Varadkar defends State’s opposition to global minimum corporate tax rate

Varadkar Defends State’s Opposition To Global Minimum Corporate Tax Rate Varadkar Defends State’s Opposition To Global Minimum Corporate Tax Rate
Leo Varadkar says the proposals are not just about ‘tax justice’, but about ‘big countries trying to get a bigger share of the pie’. Photo: PA
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By James Ward, PA

Tánaiste Leo Varadkar has defended the State’s efforts to resist a global minimum corporate tax rate.

On Monday, Minister for Finance Paschal Donohoe met United States treasury secretary Janet Yellen in Brussels as international pressure mounts on Ireland’s opposition to global corporate tax reform proposals.

Ireland has become an outlier internationally in resisting proposals for a minimum global rate of 15 per cent on corporations.


The move is backed by 130 countries worldwide, including the G20 and the EU, but Ireland is seeking to maintain its 12.5 per cent rate.

Leo Varadkar defended that stance on Monday, saying the proposals were not just about “tax justice” but about “big countries trying to get a bigger share of the pie”.

He said: “First of all, this stable low corporation tax regime of 12.5 per cent has worked for Ireland.


“We’ve taken about €10 billion a year in corporation profit tax, double what the average European country does per head.

“It’s one of those examples of where low taxes result in higher revenues, in a world where wealth capital, labour, corporations are very mobile.”

He added: “We shouldn’t be under any illusions about what is going on here.

“This isn’t just about tax justice and big companies paying their fair share of tax, although it is about that.

“This is about big countries trying to get a bigger share of the pie.

“Large countries are trying to gain tax revenues at the expense of smaller countries like Ireland, for example, Luxembourg, the Netherlands and others.”

Irish interests

He said larger countries were looking out for their own interests and Ireland should do the same.

“Britain has secured a carve-out for financial services, in order to protect the city of London,” Mr Varadkar said.

“America has secured commitments that the European Union will not go ahead with tax on digital companies. So, we have to look after our interests too, and we will.”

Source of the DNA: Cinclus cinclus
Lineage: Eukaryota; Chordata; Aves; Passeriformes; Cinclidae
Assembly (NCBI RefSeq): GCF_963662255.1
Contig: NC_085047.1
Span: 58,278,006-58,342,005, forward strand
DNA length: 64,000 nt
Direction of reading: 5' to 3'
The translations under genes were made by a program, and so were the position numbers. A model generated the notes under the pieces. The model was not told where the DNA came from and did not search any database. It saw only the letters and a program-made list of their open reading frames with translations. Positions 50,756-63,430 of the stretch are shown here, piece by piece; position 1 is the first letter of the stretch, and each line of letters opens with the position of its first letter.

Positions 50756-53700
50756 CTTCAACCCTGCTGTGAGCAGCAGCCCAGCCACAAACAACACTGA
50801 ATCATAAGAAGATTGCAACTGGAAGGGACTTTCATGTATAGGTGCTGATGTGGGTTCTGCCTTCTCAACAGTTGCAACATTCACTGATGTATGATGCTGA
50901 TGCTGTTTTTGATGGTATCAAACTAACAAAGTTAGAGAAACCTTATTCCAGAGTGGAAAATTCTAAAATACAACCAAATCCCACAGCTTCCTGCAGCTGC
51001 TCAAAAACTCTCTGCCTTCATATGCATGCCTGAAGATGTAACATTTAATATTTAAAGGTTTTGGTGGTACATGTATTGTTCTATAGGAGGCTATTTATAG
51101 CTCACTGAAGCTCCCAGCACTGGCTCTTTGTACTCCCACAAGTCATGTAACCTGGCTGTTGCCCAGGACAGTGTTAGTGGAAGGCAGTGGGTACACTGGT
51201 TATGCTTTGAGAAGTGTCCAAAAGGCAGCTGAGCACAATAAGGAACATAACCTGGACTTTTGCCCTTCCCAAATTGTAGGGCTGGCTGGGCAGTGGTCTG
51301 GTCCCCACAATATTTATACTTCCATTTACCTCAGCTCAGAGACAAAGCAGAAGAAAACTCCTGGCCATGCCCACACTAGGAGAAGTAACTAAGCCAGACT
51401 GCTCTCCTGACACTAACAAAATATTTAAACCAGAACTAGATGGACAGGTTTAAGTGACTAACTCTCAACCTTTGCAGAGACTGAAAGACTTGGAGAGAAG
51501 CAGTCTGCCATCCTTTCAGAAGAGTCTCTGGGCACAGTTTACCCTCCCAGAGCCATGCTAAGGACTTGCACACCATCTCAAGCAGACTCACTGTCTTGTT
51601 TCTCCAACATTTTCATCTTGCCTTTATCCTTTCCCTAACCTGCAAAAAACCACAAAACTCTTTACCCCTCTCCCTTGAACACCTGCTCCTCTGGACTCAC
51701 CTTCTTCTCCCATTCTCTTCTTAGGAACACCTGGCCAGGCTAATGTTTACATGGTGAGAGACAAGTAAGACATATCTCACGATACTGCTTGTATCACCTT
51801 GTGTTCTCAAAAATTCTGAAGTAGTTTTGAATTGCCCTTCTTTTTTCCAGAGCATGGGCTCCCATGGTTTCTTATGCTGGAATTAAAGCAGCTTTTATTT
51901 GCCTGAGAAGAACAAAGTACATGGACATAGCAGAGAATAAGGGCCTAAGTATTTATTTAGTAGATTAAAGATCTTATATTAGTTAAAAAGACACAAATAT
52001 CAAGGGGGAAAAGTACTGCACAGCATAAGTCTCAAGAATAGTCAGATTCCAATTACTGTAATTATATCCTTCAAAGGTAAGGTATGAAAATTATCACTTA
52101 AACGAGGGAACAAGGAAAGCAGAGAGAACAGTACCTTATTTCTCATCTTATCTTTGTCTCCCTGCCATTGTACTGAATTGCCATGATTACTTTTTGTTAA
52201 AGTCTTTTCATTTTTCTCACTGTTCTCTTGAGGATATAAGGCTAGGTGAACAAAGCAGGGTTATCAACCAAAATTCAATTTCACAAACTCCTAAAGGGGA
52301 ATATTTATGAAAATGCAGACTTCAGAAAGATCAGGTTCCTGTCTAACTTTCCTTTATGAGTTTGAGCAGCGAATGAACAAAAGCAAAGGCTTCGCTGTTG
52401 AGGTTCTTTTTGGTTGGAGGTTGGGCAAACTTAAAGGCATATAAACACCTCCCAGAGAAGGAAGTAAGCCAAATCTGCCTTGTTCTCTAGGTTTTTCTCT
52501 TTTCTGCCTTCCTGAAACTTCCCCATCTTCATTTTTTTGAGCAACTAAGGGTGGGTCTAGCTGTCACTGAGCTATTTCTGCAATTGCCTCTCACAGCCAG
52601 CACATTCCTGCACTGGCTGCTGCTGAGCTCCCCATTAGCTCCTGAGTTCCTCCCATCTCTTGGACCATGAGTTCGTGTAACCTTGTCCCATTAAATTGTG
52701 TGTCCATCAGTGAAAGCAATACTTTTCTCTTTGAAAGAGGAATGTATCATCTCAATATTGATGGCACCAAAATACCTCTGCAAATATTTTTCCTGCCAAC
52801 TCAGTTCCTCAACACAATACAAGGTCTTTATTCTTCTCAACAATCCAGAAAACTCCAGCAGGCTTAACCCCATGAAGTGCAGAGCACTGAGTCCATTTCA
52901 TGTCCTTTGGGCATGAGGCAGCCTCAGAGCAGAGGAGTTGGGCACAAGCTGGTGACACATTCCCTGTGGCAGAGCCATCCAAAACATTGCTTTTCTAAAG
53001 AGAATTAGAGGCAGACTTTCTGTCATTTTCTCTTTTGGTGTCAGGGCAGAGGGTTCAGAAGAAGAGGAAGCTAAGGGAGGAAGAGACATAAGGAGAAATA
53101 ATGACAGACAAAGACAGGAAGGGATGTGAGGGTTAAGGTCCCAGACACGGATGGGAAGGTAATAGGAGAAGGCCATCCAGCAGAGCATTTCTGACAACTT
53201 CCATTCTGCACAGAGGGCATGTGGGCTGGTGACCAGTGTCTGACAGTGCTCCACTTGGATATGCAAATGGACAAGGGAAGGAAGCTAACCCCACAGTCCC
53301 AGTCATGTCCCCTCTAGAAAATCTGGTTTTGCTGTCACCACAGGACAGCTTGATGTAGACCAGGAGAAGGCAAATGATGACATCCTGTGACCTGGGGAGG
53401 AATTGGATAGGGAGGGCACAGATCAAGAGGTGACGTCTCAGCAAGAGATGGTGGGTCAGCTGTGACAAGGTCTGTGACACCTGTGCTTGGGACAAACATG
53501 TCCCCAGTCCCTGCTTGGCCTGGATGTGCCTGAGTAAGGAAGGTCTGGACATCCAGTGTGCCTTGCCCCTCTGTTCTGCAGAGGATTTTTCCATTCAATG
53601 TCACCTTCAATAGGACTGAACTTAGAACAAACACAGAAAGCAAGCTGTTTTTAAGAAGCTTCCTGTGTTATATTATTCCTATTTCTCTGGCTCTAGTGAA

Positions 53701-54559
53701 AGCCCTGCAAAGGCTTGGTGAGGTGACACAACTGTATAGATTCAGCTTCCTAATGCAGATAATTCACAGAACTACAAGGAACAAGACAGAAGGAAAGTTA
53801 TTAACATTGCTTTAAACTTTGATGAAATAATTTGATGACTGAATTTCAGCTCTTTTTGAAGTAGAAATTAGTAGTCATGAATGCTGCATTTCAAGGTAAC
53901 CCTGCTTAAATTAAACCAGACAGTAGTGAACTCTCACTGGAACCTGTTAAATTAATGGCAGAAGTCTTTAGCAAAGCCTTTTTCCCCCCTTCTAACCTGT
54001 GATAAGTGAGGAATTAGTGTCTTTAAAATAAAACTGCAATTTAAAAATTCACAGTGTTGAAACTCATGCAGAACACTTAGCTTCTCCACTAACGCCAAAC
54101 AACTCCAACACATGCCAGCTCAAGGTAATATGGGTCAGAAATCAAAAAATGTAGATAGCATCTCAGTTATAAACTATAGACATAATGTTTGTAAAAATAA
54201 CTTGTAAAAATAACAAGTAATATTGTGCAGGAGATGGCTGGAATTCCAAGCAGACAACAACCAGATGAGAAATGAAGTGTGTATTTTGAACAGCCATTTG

Mr Varadkar said Ireland would prefer to be inside the tax agreement than outside it, and that negotiations on the subject will continue.


He added: “We’re not going to sign up to or endorse an agreement that doesn’t protect our fundamental interests in a small country.”

Inward investment

The Tánaiste was speaking at the launch of the IDA Ireland annual report for 2020.

The IDA has reported investment in the first half of 2021 returning employment creation to pre-pandemic levels, with an associated employment potential of more than 12,530 jobs.

IDA chief executive Martin Shanahan said the stability of Ireland’s corporate tax rate has boosted investor confidence in the country.

He said: “I think from a client’s perspective they continue to have significant confidence in Ireland. That is down to the stability of the taxation regime and rate over many years.

“That’s why we continue to see the numbers in 2020 that we saw, and the numbers now in the first half of 2021. Investors have confidence in Ireland.

“We know it is more likely that there will be a global tax framework agreed, rather than less likely at this point.”


Ireland has said that it can sign up to many aspects of that global agreement and Mr Shanahan said Ireland had opposed moves to minimum global tax rate for “legitimate” reasons.

He said: “There is a lot of technical detail to be worked through, even on what is currently being agreed in principle.

“It is perfectly legitimate that Ireland would articulate Ireland’s case within a global negotiation.

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“I think there’s nothing remarkable about that and nor do our clients find that remarkable.”

He added: “There are still political discussions and policy discussions to be had between now and October.

“From an ideas perspective, obviously, within the context of whatever the new framework is, and whether there is agreement or not agreement, remaining stable and competitive is where we need to be.”

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